Diamond Interchange

In order to gain access to the archives of a famed Mexican architect, artist Jill Magid resorted to the most extreme version of a marriage proposal.

The tapeta de flores in Jill Magid’s exhibit “The Proposal.” (Peter Lawrence Kane)

Diamonds make for easy metaphors. They’re forever, they’re a girl’s best friend, they’re found on baseball fields and as a suit in a deck of cards, they’re bloodied by conflict and exploitation in the Global South. The world’s hardest natural substance, diamonds are beautiful and rare — but chemically speaking, they’re nothing more than the stuff of pencils.

Which is to say, they’re pure carbon, one of the building blocks of life squeezed under enormous pressure: a crystalline, distilled version of itself. Conceptual artist Jill Magid (“MAG-id”), through her Auto Portrait Pending project, has determined that after her biological death, her remains are to be turned into a diamond. She has effectively tasked the executors of her estate with collapsing her into pure form, as if crushing the entire universe back to what it was before the Big Bang.

“Often in my work I’m a protagonist or the protagonist,” Magid says, “so I thought about using that system as a way to explore my own body as an artwork and as an artistic legacy.”

This future work has no intended recipient, and comes with a stack of contractual paperwork that any eventual collector must sign. But it’s also a jumping-off point for Magid’s even more ambitious work, currently up at the San Francisco Art Institute (SFAI).

“Jill Magid: The Proposal” documents the gift of a diamond, not of securing matrimonial commitment but of restoring an artistic legacy. It is the ongoing story of how, randomly, on a trip to Guadalajara, Mexico, Magid stumbled upon the life and work of Luis Barragán, a formidable Mexican minimalist architect who died in 1988 and who is not well-known in the United States. His archive (and copyrights) had passed into the hands of Swiss industrialists named Federica Zanco and Rolf Fehlbaum, who’d intended to organize them, but who have thus far denied almost all scholarly access. Time was crucial, as many of the architect’s buildings have already been demolished, so Magid turned to a novel solution to coax them — gingerly — into releasing the vast trove of material.

In cooperation with Barragán’s family, Magid exhumed his remains and had them compressed into a diamond, then made it into a ring. “The Proposal” consists of that ring — and the accompanying multi-page letter, addressed to Federica Zanco, the current custodian of the Barragán archive, pleading for open access — along with a short documentary about its creation, and some secondary (but by no means minor) pieces pertaining to death in Mexican culture, like a tapeta de flores made from marigolds. The New Yorker published a long story about it earlier this summer.

According to SFAI curator Hesse McGraw, what “foregrounds this project is something that has been an ongoing concern of Jill’s work: a way of engaging bureaucratic, impersonal seemingly inhuman structures in a very human way.”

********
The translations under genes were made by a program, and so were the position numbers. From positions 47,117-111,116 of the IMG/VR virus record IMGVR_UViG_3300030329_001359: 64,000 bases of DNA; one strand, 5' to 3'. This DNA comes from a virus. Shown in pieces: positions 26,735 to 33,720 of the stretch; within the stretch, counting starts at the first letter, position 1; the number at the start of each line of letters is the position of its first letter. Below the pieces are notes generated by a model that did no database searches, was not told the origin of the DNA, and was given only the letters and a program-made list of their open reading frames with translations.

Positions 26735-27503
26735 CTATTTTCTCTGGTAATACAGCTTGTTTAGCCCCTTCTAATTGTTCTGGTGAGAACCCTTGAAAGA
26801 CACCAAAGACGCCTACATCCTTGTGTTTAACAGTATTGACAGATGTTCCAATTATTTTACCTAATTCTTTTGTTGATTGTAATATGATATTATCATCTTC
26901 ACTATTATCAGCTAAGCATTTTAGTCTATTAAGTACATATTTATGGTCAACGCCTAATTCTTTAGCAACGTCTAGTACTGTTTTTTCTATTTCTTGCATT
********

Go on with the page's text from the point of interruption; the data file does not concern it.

“It’s easy to get wrapped up in the sensationalist or dramatic aspects of the work,” McGraw adds. “In some ways, it’s a gothic love story crossed with an intellectual-property thriller.”

It’s not Magid’s first foray into the world of red tape, either. Several years ago, she approached the authorities responsible for closed-circuit TVs in Amsterdam, asking if she could decorate the cameras. We don’t work with artists, the city’s police told her. So she approached them again, this time as a corporation called System Is Your Security Ornamentation, and they hired her as a consultant. (It turned into a two-year residency, the unredacted report of which was displayed at London’s Tate Modern before being confiscated and destroyed by the Dutch equivalent of the Secret Service.)

For “The Proposal,” Magid talked to a number of different copyright attorneys in order to ground the work.

“They were excited there was something tangible like this to discuss intellectual copyright,” she says. “Before this project, I was interested in some of these things, and I realized I wasn’t equipped — and that these are laws that involve me as a creative person.”

Lawyers can keep a case in limbo forever, but a marriage proposal needs an answer sooner or later. I asked Magid if, since The New Yorker article was published, there had been any definitive answer from Zanco? In other words, was their correspondence still formal and tentative, or did she accept?

Magid is keeping playfully mum, emphasizing only that she “gave an option.”

“I can’t tell you how many people, right when I proposed, were like, ‘What did she say?'” Magid says. “Did you really think she’d be like, ‘No way!’? It’s something that has to be processed.”

But “The Proposal,” in addition to being a bid for open intellectual exchange and a variation on the rituals of marriage, is also a simple memorial to a dead artist.

“It feels like an offering, my offering,” Magid says of her tapeta de flores, which is full of marigolds. “It’s an original design. I work with these guys in Mexico who makes the ones in the largest cemetery there, and my graphic designer and I worked together using their aesthetic.”

“Even the smell, there’s something clean about them,” she adds. “Also, the belief is that the marigolds are meant to last a week. Day of the Dead and then they’re cleaned up. [“The Proposal”] will stay through mid-December, so they flowers will all die. I like when artworks die and corrode and change. Galleries don’t, but I do.”

“Jill Magid: The Proposal” Through Dec. 10, at the San Francisco Art Institute’s Walter and McBean Galleries 800 Chestnut St., S.F. Free; 415-641-1241 or sfai.edu

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